In other words, if s = 4 then r/s must be a terminating decimal.
Since we can answer the target question with certainty, statement 2 is SUFFICIENT

Aside: There's a nice rule that says something like,
If the prime factorization of the denominator contains only 2's and/or 5's, then the decimal version of the fraction will be a terminating decimal.
Since the denominator, 4 = (2)(2), the rule tells us that r/s must be a terminating decimal.

Answer: B

Cheers,
Brent

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Here is further explanation on the logic of terminating decimals:
https://www.beatthegmat.com/ds-decimals-and-ratio-combined-t182983.html#583298

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BTGmoderatorDC wrote:
Any decimal that has only a finite number of nonzero digits is a terminating decimal. For example, 24, 0.82, and 5.096 are three terminating decimals. If r and s are positive integers and the ratio r/s is expressed as a decimal, is r/s a terminating decimal?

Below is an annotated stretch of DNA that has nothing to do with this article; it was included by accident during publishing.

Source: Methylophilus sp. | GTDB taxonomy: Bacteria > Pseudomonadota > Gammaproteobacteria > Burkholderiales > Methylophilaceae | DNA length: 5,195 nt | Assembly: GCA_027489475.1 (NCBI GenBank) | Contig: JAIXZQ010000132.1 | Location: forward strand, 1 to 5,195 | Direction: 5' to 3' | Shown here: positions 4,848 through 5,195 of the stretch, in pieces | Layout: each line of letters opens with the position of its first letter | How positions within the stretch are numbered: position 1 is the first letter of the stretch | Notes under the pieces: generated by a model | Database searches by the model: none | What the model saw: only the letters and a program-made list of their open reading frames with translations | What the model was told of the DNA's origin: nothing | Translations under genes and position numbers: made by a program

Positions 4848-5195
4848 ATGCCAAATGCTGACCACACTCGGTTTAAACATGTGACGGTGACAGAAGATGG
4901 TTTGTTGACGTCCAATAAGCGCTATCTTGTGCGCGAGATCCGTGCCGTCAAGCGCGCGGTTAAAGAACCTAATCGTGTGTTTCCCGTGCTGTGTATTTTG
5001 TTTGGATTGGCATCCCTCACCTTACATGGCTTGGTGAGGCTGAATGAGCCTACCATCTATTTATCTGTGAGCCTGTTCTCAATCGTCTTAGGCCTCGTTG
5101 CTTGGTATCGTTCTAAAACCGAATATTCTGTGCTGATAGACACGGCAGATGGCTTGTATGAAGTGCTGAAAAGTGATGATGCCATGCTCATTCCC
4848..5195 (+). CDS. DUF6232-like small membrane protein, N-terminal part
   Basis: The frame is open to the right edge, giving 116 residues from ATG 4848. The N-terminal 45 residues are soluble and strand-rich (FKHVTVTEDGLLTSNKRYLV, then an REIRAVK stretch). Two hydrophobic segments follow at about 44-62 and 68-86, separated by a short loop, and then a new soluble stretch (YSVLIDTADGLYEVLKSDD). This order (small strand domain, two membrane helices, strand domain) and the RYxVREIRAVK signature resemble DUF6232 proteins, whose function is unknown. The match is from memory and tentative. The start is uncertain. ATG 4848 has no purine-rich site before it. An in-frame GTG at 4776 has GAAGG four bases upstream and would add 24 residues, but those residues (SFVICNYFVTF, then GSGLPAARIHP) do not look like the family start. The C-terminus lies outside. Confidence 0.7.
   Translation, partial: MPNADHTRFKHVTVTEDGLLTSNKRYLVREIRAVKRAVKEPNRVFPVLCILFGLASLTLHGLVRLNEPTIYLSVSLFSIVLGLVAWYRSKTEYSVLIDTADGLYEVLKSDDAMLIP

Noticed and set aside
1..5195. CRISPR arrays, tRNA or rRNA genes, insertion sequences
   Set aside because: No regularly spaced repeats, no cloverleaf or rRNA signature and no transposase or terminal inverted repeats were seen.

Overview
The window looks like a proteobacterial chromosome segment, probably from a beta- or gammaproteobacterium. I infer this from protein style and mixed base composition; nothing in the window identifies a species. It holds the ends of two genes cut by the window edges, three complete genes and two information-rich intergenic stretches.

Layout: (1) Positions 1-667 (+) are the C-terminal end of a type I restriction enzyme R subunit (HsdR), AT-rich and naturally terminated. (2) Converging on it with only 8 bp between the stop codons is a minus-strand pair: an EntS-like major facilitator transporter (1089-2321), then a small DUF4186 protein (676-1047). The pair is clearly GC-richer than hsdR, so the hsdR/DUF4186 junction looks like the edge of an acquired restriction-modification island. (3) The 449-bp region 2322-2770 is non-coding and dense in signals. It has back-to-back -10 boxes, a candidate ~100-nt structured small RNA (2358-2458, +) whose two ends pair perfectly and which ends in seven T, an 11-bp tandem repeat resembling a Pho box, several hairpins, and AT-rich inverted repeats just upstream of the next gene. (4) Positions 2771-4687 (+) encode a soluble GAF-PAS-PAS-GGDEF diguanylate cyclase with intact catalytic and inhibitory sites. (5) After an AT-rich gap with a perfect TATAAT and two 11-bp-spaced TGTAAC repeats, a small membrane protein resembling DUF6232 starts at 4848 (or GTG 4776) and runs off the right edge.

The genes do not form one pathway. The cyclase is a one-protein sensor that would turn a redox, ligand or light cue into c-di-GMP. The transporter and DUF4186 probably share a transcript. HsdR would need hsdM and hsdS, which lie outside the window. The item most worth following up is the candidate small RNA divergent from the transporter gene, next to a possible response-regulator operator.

(1) 90 < r < 100
(2) s = 4

Source: Official Guide
\[r,s\,\, \geqslant 1\,\,\,{\text{ints}}\]
\[\frac{r}{s}\,\,\,\mathop = \limits^? \,\,\,\,{\text{terminating}}\]
\[\left( 1 \right)\,\,90 < r < 100\,\,\,\,\left\{ \begin{gathered}
\,\left( {r,s} \right) = \left( {95,5} \right)\,\,\,\,\,\, \Rightarrow \,\,\,\,\left\langle {{\text{YES}}} \right\rangle \,\,\,\,\,\,\,\,\,\,\,\left( {\frac{{95}}{5} = \operatorname{int} } \right) \hfill \\
\,\left( {r,s} \right) = \left( {91,3} \right)\,\,\,\,\,\, \Rightarrow \,\,\,\,\left\langle {{\text{NO}}} \right\rangle \,\,\,\,\,\,\,\,\,\,\,\left( {\frac{{91}}{3} = 30\frac{1}{3} = 30.333 \ldots } \right) \hfill \\
\end{gathered} \right.\]

\[\left( 2 \right)\,\,s = 4\]
\[\left( * \right)\,\,\,\,{\text{r/s}}\,\,\,{\text{division}}\,\,{\text{algorithm}}:\,\,\,\left\{ \begin{gathered}
\,r = qs + R\,\,\,\mathop = \limits^{s\,\, = \,\,4} \,\,\,4q + R \hfill \\
\,q\,\,\operatorname{int} \,\,\,,\,\,\,\,0\,\,\, \leqslant \,\,\,R\,\,\operatorname{int} \,\,\, \leqslant \,\,3\,\,\,\,\left( { = s - 1} \right) \hfill \\
\end{gathered} \right.\]
\[\frac{r}{s}\,\,\,\,\mathop = \limits^{\,\left( * \right)} \,\,\,\,\frac{{4q + R}}{4} = q + \frac{R}{4}\,\, = \,\,\operatorname{int} \,\, + \,\,\frac{R}{4}\,\,\,\,\,\,\,\]